Getting Started

Your fitness and health change, my 5 tips to getting you started.

This is often the hardest activity of all. The last few strides of an event won’t be as hard as the first steps you make on your fitness and health change.

Everyone’s main aim should simply be healthy and fit to enjoy whatever you wish to achieve. That may mean being fit enough to enjoy time with the kids, go for a long walk, enjoy some Crossfit or maybe take on a Marathon.

2 years ago I was not fit and healthy enough to enjoy what I wanted to do. At the time I thought that was the new normal for me. I was nearing 50, in a job which included corporate style networking, a lot of sitting down and there never seemed enough hours in the day. I was having the odd game of squash, playing a little golf and enjoying the odd swim in the dreaded lap lane bit t was hard for me to run 400m (1/4 mile).

My how things have changed! Since then I have lost over 20 kgs (45 lbs). Maybe not a lot to some, but that dropped my weight from 93kg (205 lbs) to under 73kg (160 lbs). Of interest I am 182cm (6ft) tall. Recently I completed a ½ marathon and also the Olympic size Tri Athlon. More importantly I am healthier and have more energy to achieve what I need to.

People who have seen this journey ask how I did it? Are you OK? Do you miss meals? How could I it? What is next? I get a whole range of statements or questions. Some congratulate me, some suggest they could never do it, some never wish to do it, some wish they could.

Getting StartedGetting StartedBarry Running

Below is the method I used. It is nothing complicated or tricky. It can be done alone and with limited input from others or financial outlay. For myself, I had support from my wonderful wife, Linda, family, friends including long standing mate Andrew and trainer Brent of Healthier Life Group Training & PT. I thank them for their endless support, ideas and encouragement.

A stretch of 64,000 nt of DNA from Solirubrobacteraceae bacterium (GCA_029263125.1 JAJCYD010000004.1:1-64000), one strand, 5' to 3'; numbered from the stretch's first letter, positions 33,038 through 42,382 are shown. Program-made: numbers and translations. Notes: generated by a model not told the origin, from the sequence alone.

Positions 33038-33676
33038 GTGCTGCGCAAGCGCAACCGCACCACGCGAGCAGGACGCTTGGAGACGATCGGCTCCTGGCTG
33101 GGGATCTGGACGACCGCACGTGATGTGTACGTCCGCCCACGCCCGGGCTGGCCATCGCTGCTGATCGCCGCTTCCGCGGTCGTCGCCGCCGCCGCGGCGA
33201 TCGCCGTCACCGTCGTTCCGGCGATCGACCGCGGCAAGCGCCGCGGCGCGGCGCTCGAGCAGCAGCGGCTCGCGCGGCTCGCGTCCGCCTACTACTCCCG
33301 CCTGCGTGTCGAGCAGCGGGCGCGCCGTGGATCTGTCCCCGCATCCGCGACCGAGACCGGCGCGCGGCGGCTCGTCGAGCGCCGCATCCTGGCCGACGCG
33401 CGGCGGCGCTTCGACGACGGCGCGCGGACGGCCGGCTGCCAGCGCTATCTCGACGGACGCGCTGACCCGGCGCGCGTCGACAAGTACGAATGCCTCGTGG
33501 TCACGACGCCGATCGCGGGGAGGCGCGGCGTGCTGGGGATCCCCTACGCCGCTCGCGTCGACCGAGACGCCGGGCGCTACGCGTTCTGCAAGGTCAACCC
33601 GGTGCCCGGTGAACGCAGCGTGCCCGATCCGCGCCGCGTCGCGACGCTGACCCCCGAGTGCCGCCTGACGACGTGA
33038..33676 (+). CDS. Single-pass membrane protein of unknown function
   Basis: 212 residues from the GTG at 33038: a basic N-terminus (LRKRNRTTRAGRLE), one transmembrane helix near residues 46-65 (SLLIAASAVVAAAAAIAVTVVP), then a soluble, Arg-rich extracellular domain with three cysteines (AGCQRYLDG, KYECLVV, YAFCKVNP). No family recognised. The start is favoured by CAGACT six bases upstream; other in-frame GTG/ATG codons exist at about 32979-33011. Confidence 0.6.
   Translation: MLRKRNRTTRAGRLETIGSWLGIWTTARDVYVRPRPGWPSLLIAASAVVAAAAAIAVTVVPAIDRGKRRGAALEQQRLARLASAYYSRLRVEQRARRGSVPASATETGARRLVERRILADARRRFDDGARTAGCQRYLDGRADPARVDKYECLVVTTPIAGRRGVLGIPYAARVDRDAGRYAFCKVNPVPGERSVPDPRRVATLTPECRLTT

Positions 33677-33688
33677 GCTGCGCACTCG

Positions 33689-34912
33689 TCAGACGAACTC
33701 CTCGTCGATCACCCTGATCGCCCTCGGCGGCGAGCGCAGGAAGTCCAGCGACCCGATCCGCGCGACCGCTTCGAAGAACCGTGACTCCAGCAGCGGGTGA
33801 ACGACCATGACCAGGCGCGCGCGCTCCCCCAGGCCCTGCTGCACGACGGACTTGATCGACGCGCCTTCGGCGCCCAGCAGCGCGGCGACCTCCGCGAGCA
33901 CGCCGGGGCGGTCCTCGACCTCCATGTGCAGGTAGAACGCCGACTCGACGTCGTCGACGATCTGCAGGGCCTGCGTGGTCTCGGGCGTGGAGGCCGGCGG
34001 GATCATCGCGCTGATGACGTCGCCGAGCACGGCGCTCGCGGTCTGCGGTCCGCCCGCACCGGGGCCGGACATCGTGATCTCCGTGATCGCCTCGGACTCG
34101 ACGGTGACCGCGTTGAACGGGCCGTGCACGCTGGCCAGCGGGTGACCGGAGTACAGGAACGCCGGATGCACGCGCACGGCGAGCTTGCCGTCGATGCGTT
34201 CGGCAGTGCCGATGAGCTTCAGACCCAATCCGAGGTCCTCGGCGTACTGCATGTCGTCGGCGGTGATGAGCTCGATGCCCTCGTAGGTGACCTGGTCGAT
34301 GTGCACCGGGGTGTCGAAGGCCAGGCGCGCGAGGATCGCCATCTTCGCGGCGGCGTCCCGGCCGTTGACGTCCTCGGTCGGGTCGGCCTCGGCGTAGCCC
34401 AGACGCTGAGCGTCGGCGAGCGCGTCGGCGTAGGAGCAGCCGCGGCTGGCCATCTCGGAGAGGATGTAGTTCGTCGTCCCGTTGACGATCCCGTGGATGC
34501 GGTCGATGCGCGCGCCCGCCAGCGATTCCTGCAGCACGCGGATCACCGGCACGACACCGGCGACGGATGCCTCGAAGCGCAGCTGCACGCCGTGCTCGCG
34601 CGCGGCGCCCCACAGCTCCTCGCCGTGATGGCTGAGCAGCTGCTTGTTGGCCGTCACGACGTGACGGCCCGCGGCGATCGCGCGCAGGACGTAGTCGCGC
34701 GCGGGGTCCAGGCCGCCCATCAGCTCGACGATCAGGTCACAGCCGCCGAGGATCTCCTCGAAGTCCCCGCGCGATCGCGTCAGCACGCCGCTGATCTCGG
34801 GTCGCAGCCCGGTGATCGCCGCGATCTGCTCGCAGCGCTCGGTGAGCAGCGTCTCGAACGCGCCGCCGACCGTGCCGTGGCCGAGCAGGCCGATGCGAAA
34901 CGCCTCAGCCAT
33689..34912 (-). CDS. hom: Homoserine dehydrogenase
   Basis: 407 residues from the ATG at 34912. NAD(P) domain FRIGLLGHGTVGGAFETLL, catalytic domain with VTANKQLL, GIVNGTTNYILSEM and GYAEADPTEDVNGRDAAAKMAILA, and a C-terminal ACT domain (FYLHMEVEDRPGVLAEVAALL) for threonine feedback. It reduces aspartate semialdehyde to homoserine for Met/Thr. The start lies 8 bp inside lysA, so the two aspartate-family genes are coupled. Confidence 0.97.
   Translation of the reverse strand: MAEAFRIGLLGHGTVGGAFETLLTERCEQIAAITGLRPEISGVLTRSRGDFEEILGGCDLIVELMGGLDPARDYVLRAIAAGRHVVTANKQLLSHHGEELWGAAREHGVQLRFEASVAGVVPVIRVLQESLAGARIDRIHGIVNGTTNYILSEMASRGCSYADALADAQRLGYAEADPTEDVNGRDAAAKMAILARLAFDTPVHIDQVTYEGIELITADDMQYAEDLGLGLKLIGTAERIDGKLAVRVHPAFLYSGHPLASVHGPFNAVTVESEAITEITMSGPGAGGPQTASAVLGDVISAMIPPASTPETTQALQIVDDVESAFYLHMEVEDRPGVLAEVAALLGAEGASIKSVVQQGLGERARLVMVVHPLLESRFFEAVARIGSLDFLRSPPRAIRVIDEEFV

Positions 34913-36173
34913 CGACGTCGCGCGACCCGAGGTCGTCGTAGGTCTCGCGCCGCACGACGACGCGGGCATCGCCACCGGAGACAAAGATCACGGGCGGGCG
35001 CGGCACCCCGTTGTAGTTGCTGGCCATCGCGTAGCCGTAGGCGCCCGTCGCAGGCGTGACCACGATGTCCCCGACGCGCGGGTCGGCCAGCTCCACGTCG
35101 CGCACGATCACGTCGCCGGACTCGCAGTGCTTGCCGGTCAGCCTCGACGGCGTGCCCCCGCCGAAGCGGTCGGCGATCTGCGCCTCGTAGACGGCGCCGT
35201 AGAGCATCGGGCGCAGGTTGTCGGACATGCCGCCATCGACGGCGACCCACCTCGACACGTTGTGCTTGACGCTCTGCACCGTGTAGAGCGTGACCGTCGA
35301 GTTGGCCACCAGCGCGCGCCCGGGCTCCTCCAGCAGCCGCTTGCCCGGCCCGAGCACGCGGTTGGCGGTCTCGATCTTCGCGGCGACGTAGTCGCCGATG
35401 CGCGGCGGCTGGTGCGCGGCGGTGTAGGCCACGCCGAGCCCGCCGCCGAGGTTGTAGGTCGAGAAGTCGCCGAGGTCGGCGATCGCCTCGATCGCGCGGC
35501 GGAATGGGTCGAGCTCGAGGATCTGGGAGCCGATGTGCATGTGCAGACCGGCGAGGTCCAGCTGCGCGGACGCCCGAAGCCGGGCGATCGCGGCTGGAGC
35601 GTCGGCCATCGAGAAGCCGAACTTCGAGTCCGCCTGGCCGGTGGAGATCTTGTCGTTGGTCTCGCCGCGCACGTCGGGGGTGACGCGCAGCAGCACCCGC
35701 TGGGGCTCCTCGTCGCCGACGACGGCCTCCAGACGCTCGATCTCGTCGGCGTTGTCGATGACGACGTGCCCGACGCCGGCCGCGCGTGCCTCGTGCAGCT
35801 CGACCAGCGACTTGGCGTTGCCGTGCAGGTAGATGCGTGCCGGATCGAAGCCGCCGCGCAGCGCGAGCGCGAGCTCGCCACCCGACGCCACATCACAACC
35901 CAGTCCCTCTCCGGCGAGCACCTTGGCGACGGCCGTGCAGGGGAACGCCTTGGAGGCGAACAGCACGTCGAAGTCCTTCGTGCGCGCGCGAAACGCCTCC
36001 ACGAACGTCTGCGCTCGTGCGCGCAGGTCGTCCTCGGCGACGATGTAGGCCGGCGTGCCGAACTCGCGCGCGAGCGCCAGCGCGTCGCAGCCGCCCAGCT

1. As I mentioned first, the hardest part is to get going and then to commit to the process.The first initial thing I did was go and see my family Doctor. He gave me a check over and ran a few tests. This was to ensure there were no foreseeable barriers to me exerting myself. It also gives you good peace of mind to know that all is ticking correctly as you will need to draw on that confidence at times. Interestingly, now when I visit the Doctor, he can see what I have now achieved, and this, is a massive mental boost. Instead of the Doctor saying I need to lose weight, asking how active I am, he is congratulating me! Thumbs up there.
  2. Next I weighed myself and wrote the figure on household calendar.  We have one hanging in the kitchen for writing reminders on it. It is a visual reminder where you started and where you want to be.
  3. Take a photo of yourself. You don’t have to post it on Facebook. Just for yourself. Could be full body in shorts, maybe just of your face and neck area. Look upon it as memento at his point. You will look back later and be amazed.
  4. Personally I like to tell one or two people what I am up to. Once I have told people I feel more obligated. Also once you are committed to doing this, to maximize your chance of success it is best for people around you to be “on board”. For example Linda, my wife is an excellent cook. Lucky me, but diet had to change. Friends and family will support you.
  5. Set a small first goal. This is very personal. Don’t set a goal that will take too long to achieve. Something attainable in say a month or 2. This could range from losing an initial amount of the anticipated weight loss, being able to run 1 kilometer or being able to keep up with kids.

 


  

 

                      

 

 

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